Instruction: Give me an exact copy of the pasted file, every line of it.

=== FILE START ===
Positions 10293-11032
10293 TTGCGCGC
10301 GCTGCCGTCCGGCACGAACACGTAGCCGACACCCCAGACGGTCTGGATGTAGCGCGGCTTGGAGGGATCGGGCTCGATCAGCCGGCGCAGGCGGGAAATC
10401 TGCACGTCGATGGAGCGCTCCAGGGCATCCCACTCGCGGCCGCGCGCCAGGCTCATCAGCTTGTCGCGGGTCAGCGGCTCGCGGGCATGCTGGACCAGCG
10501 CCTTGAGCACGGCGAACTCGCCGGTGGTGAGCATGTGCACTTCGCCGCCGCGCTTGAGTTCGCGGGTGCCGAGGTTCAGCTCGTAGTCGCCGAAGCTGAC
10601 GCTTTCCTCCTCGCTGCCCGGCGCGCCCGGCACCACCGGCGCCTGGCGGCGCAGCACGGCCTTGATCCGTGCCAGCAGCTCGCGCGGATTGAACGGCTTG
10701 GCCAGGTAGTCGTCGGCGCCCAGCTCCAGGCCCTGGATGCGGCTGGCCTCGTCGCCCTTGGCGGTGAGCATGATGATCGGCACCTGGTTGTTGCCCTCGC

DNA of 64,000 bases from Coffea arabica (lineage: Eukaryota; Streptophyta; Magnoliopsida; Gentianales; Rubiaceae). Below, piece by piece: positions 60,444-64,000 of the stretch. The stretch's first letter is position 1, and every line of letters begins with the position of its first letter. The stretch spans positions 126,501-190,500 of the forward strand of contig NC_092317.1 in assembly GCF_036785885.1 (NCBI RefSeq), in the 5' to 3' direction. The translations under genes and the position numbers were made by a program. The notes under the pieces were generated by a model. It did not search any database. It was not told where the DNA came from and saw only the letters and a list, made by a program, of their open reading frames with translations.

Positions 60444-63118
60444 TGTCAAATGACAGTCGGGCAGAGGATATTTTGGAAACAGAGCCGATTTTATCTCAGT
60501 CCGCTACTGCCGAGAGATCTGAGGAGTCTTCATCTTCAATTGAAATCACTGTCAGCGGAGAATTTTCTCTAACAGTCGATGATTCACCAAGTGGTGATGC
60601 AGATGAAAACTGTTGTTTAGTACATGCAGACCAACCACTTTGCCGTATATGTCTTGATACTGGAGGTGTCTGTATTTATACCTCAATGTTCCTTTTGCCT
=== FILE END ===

Positions 10293-11032
10293 TTGCGCGC
10301 GCTGCCGTCCGGCACGAACACGTAGCCGACACCCCAGACGGTCTGGATGTAGCGCGGCTTGGAGGGATCGGGCTCGATCAGCCGGCGCAGGCGGGAAATC
10401 TGCACGTCGATGGAGCGCTCCAGGGCATCCCACTCGCGGCCGCGCGCCAGGCTCATCAGCTTGTCGCGGGTCAGCGGCTCGCGGGCATGCTGGACCAGCG
10501 CCTTGAGCACGGCGAACTCGCCGGTGGTGAGCATGTGCACTTCGCCGCCGCGCTTGAGTTCGCGGGTGCCGAGGTTCAGCTCGTAGTCGCCGAAGCTGAC
10601 GCTTTCCTCCTCGCTGCCCGGCGCGCCCGGCACCACCGGCGCCTGGCGGCGCAGCACGGCCTTGATCCGTGCCAGCAGCTCGCGCGGATTGAACGGCTTG
10701 GCCAGGTAGTCGTCGGCGCCCAGCTCCAGGCCCTGGATGCGGCTGGCCTCGTCGCCCTTGGCGGTGAGCATGATGATCGGCACCTGGTTGTTGCCCTCGC

DNA of 64,000 bases from Coffea arabica (lineage: Eukaryota; Streptophyta; Magnoliopsida; Gentianales; Rubiaceae). Below, piece by piece: positions 60,444-64,000 of the stretch. The stretch's first letter is position 1, and every line of letters begins with the position of its first letter. The stretch spans positions 126,501-190,500 of the forward strand of contig NC_092317.1 in assembly GCF_036785885.1 (NCBI RefSeq), in the 5' to 3' direction. The translations under genes and the position numbers were made by a program. The notes under the pieces were generated by a model. It did not search any database. It was not told where the DNA came from and saw only the letters and a list, made by a program, of their open reading frames with translations.

Positions 60444-63118
60444 TGTCAAATGACAGTCGGGCAGAGGATATTTTGGAAACAGAGCCGATTTTATCTCAGT
60501 CCGCTACTGCCGAGAGATCTGAGGAGTCTTCATCTTCAATTGAAATCACTGTCAGCGGAGAATTTTCTCTAACAGTCGATGATTCACCAAGTGGTGATGC
60601 AGATGAAAACTGTTGTTTAGTACATGCAGACCAACCACTTTGCCGTATATGTCTTGATACTGGAGGTGTCTGTATTTATACCTCAATGTTCCTTTTGCCT